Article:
Is specialization or flexibility more important in robot design?

A member of my team and I got into an argument on whether it was better to attempt to create a robot that is capable of doing everything or make a robot that is specialized in a specific aspect of the game. When I say better, I mean a robot that performs more consistently at regionals/districts and nationals. I would like to get some second opinions on the matter.

Thanks in advance.

Here you go.

You cannot answer that question in a vacuum. It would depend how difficult your specialty was, the point value. and the rarity of robots be able to accomplish the task. The ability to rain balls in autonomous is highly valued in this years game. Just being able to climb not so much.

In general I would say robots that have the ability to do multiple tasks do better than one trick ponies. If you are going the specialty route,you need to the better than everybody else at the task and the task has a high value to toe game.

But on the other hand, if ALL your robot can do is rain balls into the high goal, you’re probably not winning a lot of quals, since it’s hard to make up the 90+ point deficit in gears and climbing. So yeah, it’s always a complicated decision, and a lot has to do with your honest assessment of your team’s capabilities. Flexibility is good this year, like every year, but a robot that does everything at a poor to middling level is going to lose to a good gear+climb bot.

I would say that a better approach at deciding which is better is to build a robot that you know will have the most positive impact in the match. For the best teams, this usually means a robot that can do any task since most top teams can effectively design and manufacture a robot that can do it all. In other words, they won’t be overstretching themselves with that choice.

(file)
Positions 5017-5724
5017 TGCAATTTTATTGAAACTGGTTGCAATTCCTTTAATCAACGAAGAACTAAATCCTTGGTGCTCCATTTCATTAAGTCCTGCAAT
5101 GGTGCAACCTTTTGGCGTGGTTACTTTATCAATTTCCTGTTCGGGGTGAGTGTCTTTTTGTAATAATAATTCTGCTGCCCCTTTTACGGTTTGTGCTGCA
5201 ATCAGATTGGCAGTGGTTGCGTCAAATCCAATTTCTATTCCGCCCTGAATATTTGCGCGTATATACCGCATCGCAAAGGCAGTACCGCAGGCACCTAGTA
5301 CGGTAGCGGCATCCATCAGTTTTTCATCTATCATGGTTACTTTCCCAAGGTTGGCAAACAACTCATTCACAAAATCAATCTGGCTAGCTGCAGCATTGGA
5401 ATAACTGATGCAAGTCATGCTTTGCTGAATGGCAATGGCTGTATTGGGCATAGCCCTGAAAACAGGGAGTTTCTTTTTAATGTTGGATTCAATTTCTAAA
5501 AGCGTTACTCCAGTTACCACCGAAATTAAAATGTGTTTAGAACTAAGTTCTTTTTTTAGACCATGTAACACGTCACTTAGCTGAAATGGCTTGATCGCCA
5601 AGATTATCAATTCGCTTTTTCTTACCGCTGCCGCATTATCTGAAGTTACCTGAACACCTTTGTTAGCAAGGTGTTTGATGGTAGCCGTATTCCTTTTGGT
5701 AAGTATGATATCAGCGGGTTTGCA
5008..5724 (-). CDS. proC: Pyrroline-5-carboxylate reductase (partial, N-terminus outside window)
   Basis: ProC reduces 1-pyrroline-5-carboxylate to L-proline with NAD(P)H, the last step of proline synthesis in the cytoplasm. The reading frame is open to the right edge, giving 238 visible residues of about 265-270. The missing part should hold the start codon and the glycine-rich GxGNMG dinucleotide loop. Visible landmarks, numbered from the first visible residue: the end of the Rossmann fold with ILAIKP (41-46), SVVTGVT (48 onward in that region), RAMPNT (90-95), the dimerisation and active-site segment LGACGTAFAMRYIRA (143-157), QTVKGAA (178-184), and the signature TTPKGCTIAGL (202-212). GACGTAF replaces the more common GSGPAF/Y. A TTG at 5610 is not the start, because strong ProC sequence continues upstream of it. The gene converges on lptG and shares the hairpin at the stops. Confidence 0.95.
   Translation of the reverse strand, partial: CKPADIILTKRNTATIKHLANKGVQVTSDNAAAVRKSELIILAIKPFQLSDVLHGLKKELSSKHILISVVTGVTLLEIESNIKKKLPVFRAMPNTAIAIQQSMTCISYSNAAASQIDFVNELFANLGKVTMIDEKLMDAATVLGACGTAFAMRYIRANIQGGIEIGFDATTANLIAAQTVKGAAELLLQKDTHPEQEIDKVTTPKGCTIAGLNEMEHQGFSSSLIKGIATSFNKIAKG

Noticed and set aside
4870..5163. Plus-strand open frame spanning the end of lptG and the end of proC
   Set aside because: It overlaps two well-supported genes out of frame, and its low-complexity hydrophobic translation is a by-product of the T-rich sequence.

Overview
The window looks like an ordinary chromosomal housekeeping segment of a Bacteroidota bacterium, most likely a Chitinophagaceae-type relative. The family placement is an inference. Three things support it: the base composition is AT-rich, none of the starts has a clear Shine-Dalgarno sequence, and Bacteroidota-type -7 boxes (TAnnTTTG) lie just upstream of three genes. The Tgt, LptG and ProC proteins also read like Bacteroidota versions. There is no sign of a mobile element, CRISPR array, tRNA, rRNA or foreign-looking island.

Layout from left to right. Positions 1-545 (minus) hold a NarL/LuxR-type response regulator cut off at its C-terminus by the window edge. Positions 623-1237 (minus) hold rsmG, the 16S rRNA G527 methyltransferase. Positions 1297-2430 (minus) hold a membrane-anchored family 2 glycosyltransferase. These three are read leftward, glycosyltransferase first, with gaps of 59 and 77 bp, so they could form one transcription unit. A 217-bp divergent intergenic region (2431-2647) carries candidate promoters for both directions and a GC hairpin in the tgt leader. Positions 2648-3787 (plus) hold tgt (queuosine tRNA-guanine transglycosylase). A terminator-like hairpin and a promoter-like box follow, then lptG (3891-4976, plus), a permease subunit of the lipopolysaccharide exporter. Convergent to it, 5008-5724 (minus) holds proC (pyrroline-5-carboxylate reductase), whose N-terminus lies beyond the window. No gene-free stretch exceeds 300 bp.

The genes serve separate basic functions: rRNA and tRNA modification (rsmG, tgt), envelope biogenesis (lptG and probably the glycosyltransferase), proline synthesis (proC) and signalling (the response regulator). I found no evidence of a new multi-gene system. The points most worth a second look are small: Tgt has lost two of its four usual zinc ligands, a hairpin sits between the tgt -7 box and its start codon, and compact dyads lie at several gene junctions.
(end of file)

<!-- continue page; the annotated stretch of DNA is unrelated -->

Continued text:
For closer to average teams, as others have said, it really varies. It’s up to you to decide what the limits of your engineering prowess are. Sometimes giving up an ability will give you enough driver practice and testing time that you will play the game better with the more simple robot.

Just know, if you decide to build a specializing robot, you have to be prepared to execute a specific strategy throughout the competitions. You don’t have many options to vary strategy compared to a robot with more abilities. However, if you can build a strategy that complements other teams well, you will most certainly find yourself in eliminations no matter how you seed.

As for my personal recommendation, all I can tell you is erring on the side of simplicity is less likely to fail than erring on the side of complexity (where you can’t actually play the game well because the robot has too many issues or you didn’t get enough driver practice).

It’s best to make a robot that is within your teams capability. I would much rather have a good simple specialized robot on my alliance than a mediocre generalist.

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If I’m a top team making my 2nd and 3rd picks, I’m going to be looking at filling a gap or augmenting a capability.

I can use my own team as an example. In 2004, we ignored pretty much all of the game (balls, goals, doubling balls) to focus exclusively on the end game. We designed our robot to focus only on the chin-up bar, and to play defense on it.

You can see us on Einstein below rolling along the bar preventing 67 from hanging. The final score of that match was 150-110, the defense on the bar helped to win the match.

This year, if you could chose a robot that could shoot fuel and score gears, but not pickup either versus a robot that could not shoot fuel but could pickup gears, (all other things being equal) what would you pick?
This year’s game was perfect to specialize, unfortunately too many teams (my own included) didn’t.

I agree to a large extent. It is hard to site an example because the robots that can shoot balls effectively are good in other areas. This shows the complication of this years game. It is hard to make up the 50 points of not being able to climb.

I know a ton of teams that built shooters and then haven’t used them once, because they realized they needed to focus on gears to win and contribute. Similarly, last year a ton of robots built high goal shooters and then ended up playing the low goal game the whole season.